This issue is supposed to have a bit of a slant towards tribal tattooing, my feeling has been that over the last few years tribal work has been somewhat overlooked in the mad scramble for the super slick special effect, but for me tribal is where it’s at because it’s where the essential power of tattooing is at it’s rawest and most basic. There is less distraction by the super smooth technical side of the art where the viewer is overwhelmed by special effects, and we can come to a closer appreciation of what tattooing actually is. Ink in skin; in a Samoan Pe’a, or a Thai Buddhist tattoo you can actually see the individual prick marks, you really get a sense of how the ink has been forced into the flesh. Tattooing is by its very nature violent. It hurts, it’s messy, and your mother doesn’t like it (or at least she didn’t; now she probably has one!) Christianity and Islam have both banned it, so it’s pretty much ingrained in our consciousness that it’s bad. Hence of course it’s current popularity, because we all want to be bad now don’t we? Bad is the new good, look at Iggy in those awful insurance adverts. The good wants to suck up the bad and make it good, or make it seem bad by association. But because we have the idea that marking the body permanently is basically “wrong” we have to try and atone for its dark associations by making it beautiful, or slick. All that dark, gothic tattooing done by some artists HAS to be perfectly rendered, it has to be beautifully done, otherwise it’s just too much, too shocking, way too strong. The mallet of boars tusk, the shark tooth needle, the thorn bound to a stick, the thread of soot coved sinew drug though the skin, the stick bound with up to 48 needles; the pigment made from the scrapings inside a cooking pot, from mixing soot or boot polish with urine, from burning whale fat, these are some of the ways that tattoos used to be done. There is something so beautiful about a hand done Pe’a, or an old school Japanese back-piece, the fact that it’s a TATTOO , it’s clearly been punctured into the skin, its roughness is what makes it so beautiful.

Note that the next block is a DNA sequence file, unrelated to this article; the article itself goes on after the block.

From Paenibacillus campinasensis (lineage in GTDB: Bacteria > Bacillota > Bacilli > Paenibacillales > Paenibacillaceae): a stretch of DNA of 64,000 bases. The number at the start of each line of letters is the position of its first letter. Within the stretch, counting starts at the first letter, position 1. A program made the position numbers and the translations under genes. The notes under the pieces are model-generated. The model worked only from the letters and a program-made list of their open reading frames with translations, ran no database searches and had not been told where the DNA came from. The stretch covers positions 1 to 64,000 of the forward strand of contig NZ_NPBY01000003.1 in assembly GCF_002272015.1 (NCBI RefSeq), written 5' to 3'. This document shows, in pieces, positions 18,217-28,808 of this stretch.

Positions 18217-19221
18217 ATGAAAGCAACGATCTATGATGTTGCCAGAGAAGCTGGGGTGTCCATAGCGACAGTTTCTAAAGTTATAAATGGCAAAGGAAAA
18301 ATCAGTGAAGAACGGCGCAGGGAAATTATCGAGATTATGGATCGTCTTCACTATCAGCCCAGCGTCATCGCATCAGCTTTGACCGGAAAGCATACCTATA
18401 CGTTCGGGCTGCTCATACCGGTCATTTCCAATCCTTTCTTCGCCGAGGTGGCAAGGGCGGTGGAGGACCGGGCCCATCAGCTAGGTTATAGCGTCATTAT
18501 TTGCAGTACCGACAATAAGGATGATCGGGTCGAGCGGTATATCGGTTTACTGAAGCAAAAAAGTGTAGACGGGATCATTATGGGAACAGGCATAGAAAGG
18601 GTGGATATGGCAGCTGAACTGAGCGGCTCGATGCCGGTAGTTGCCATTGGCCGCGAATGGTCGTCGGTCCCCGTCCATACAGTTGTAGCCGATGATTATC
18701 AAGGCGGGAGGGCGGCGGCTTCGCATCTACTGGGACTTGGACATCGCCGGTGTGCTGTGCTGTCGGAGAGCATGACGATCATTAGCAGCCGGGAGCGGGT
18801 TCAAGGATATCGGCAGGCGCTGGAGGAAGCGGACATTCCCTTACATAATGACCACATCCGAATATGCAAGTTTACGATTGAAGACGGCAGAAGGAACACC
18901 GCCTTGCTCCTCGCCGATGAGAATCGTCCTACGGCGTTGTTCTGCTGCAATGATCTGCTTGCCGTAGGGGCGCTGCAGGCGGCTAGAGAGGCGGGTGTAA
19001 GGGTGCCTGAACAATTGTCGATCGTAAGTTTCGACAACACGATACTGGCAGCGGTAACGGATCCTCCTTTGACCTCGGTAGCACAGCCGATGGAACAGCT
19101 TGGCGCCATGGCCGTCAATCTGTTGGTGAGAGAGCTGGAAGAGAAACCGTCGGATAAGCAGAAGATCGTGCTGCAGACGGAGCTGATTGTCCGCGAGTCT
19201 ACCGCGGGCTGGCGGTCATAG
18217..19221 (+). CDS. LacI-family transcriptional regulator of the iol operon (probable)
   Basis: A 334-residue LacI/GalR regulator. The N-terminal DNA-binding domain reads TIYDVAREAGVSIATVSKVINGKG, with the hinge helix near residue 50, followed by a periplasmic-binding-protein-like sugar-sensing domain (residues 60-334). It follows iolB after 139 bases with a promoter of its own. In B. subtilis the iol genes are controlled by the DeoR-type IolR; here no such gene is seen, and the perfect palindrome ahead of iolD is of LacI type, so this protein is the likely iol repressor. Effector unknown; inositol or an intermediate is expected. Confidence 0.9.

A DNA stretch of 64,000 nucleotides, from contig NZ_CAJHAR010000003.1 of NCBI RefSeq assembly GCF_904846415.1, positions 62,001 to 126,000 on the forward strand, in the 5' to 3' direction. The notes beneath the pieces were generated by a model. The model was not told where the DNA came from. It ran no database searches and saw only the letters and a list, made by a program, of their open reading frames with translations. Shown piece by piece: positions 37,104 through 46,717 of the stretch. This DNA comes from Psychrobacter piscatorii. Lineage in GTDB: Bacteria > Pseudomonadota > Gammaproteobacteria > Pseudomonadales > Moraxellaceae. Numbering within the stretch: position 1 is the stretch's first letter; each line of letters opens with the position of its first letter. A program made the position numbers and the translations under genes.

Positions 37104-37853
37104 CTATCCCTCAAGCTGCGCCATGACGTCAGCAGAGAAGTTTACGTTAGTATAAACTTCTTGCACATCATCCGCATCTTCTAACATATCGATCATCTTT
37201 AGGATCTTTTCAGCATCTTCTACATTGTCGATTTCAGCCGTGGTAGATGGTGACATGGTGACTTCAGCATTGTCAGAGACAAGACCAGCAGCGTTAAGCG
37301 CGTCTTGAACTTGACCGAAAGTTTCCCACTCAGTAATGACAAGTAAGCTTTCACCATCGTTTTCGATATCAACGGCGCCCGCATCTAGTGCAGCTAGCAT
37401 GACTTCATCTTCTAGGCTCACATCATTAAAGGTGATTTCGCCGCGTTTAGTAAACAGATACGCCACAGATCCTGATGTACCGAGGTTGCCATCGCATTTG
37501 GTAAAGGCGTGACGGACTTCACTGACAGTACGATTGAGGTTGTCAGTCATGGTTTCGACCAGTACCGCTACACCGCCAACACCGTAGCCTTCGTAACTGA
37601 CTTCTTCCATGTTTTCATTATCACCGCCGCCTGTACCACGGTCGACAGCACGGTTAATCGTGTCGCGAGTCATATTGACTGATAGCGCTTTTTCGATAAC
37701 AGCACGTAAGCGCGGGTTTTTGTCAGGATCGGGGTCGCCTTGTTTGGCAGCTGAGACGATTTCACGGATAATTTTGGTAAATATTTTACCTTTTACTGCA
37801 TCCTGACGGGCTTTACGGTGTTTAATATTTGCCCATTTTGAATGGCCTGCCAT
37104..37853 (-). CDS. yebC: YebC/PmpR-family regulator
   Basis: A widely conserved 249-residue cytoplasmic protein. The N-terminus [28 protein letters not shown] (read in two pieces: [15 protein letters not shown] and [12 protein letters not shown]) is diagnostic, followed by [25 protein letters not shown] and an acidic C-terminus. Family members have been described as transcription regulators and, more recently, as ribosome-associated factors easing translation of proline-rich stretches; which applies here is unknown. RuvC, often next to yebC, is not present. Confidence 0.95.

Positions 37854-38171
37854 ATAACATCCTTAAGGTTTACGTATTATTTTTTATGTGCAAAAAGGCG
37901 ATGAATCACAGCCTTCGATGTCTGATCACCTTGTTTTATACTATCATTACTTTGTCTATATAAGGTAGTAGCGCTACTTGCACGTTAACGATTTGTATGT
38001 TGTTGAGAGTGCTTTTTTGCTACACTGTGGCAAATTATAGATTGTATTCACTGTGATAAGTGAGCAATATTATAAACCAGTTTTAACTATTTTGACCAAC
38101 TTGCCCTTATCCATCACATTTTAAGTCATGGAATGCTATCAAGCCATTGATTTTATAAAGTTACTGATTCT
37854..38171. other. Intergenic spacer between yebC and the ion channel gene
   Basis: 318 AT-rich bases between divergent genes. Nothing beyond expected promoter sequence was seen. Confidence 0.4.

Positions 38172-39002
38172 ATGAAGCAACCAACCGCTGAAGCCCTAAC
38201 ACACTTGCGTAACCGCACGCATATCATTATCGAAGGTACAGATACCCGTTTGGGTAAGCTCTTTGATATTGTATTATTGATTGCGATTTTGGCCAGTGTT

Tribal work, and other traditional styles, seem truer to the idea of what a tattoo should be, true to the medium, not trying to be something else. I like my tattoos to look like a tattoo, some of the super slick work seen today may as well not be a tattoo, but a computer graphic–somehow it’s been stripped of it’s essential power, it’s not a tattoo anymore, but a “skin illustration”. I always loved the Bob Roberts line “that’s not tattooing, that’s taxidermy”, tattooing is more than JUST the introduction of pigment into the skin, some styles of work embody the idea better than others; the medium is inherent in the form.